Dr. Suhaib disclosed that the Shariah council has succeeded in concluding many Khul’ divorce cases between Muslim couples due to the chronic problems that afflict some wives. “With regard to marriage, we complete the civil courts’ work. Even after a given civil court issues its ruling, some people’s conscience is still not laid to rest and they insist upon seeking a ruling from Islamic courts as well. This is why some people record civil marriages at the registry office then record their marriage at the mosque.
When asked if there were any women judges among the committee members, Sheikh Suhaib said that they had not encountered a woman who was qualified to occupy the aforesaid position.
Dr. Suhaib said that quite often, lawyers refer their clients to him based on the belief that the Islamic court would be a better place to resolve the differences. He believes that it is essential to merge the two systems [the British civil law system and Islamic Shariah], especially for devout Muslims, he said. He also cited an incident in which he was physically assaulted by a husband whose wife had filed for divorce.
“Shariah is implemented on a large scale in Britain on a daily basis,” said Dr. Suhaib, “it should not come as a surprise if some of its elements were incorporated into the British legal system,” he added.
“The great misunderstanding is that when people hear the phrase ‘Shariah law’ they immediately think of amputating hands and public execution,” said Sheikh Suhaib, furthermore stressing that there is no desire among the Shariah jurisprudents to establish Shariah criminal courts in Britain.
“There are 57 Islamic states worldwide and only two or three of these nations enforce the Shariah penal code – so why would we want to do that? This is Britain and such a thing would not be tolerated,” he said.
“Shariah will never replace civil courts, which are indispensible, however it intercedes to complement the rulings and either approve or reject divorce from an Islamic standpoint. [Muslims] abide by the law of the land, however they consider it to be administrative law not a religious one,” Sheikh Suhaib stated.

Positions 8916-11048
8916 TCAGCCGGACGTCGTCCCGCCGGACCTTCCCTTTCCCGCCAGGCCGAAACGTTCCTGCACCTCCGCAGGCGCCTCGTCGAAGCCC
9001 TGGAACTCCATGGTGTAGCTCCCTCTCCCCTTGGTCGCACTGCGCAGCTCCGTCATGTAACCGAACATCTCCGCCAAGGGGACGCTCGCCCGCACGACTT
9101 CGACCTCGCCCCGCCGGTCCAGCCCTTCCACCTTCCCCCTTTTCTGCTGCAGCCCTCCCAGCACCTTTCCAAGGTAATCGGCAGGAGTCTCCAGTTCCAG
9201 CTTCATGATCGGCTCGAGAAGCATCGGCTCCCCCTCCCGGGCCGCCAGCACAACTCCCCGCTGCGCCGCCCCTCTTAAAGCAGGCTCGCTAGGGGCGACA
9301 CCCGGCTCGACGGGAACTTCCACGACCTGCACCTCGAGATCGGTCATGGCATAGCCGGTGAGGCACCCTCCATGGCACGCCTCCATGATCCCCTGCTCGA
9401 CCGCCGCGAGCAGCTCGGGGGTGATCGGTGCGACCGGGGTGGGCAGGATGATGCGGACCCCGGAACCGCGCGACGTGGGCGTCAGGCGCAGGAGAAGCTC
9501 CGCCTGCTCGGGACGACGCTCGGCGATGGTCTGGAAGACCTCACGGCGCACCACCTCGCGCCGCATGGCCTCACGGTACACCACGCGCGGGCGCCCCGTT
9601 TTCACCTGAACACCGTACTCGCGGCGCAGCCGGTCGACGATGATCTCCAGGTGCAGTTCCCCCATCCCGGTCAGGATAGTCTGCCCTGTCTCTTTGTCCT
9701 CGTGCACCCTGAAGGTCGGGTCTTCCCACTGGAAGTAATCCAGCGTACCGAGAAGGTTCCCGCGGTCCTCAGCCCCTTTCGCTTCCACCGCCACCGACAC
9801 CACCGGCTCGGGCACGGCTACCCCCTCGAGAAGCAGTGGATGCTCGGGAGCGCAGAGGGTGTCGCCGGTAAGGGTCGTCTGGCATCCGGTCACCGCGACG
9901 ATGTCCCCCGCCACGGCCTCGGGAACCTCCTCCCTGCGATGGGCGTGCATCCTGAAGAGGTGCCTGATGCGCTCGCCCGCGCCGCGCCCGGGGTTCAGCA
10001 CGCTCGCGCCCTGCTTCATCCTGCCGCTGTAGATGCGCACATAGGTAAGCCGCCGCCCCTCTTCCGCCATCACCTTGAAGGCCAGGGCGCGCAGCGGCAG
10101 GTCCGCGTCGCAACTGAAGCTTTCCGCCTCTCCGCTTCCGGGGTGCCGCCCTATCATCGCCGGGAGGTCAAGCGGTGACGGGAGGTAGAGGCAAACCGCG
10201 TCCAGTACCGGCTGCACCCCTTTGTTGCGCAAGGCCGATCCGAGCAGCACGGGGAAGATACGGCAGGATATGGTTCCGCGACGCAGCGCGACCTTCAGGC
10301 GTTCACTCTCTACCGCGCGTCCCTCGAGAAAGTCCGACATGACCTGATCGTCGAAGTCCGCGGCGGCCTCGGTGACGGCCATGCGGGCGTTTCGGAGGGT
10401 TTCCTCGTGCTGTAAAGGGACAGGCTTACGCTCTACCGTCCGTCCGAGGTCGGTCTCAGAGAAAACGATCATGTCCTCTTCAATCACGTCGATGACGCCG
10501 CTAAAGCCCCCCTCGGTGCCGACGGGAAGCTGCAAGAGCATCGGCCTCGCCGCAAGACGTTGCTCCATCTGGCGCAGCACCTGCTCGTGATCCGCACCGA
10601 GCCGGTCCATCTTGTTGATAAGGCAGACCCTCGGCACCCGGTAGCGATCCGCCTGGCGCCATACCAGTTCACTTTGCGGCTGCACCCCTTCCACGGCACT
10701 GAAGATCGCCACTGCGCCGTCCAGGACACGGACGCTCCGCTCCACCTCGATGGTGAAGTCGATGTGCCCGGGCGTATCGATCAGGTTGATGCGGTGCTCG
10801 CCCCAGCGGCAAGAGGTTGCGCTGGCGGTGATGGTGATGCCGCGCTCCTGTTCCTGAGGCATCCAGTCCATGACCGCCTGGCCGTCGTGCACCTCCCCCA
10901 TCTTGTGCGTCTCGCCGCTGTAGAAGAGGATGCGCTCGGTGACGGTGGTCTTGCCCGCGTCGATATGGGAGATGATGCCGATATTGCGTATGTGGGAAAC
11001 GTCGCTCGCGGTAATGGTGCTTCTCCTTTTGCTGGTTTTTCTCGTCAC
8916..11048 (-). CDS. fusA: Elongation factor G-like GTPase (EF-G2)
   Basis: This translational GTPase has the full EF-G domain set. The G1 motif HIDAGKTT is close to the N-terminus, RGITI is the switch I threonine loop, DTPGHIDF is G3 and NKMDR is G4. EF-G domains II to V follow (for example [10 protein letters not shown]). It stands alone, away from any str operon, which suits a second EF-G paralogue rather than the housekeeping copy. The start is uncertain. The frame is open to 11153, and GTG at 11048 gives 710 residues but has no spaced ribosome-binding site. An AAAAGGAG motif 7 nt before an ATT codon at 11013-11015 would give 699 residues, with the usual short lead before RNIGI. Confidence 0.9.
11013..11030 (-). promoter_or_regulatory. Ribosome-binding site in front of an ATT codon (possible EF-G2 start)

“Matters of marriage and divorce are religious in nature, they are not state matters,” he said, “When people resort to civil law, they feel that they have not fulfilled their religious duty.”
In a small office that bears no sign in Leyton, Sheikh Suhaib Hasan meets with Maulana Abu Said, Sheikh Haitham al Haddad and Mufti Barakatullah, all of whom are representatives from the Middle East and the Indian Subcontinent, to issue the rulings.
Recently, the committee issued a ruling for divorce in favor of a woman who was subjected to domestic violence at the hands of her husband who was mentally disturbed. She obtained a civil divorce in 2007, but she also needed to divorce in accordance with Shariah law, wherein the right to divorce is the husband’s prerogative.
In cases where the husband refuses to divorce, women can initiate proceedings at the MCB. The council attempts to obtain the husband’s approval to conclude the divorce proceedings, or to reconcile between the couple. It can also provide the women with divorce if the husband fails to attend hearings or if he has committed a grave error.
An opinion poll published in May 2006 found that 40 percent of Britain 1.8 million Muslims support the adoption of Shariah law in regions with Muslim majorities.
According to members of the MCB, the number of people who turn to the council to resolve their disputes is steadily increasing.
“When more people choose us over the British courts it is an indication of their preferred choice. This is what is currently taking place and this is what the Archbishop meant when he said that measures should be taken and that it was inevitable,” said Sheikh Suhaib.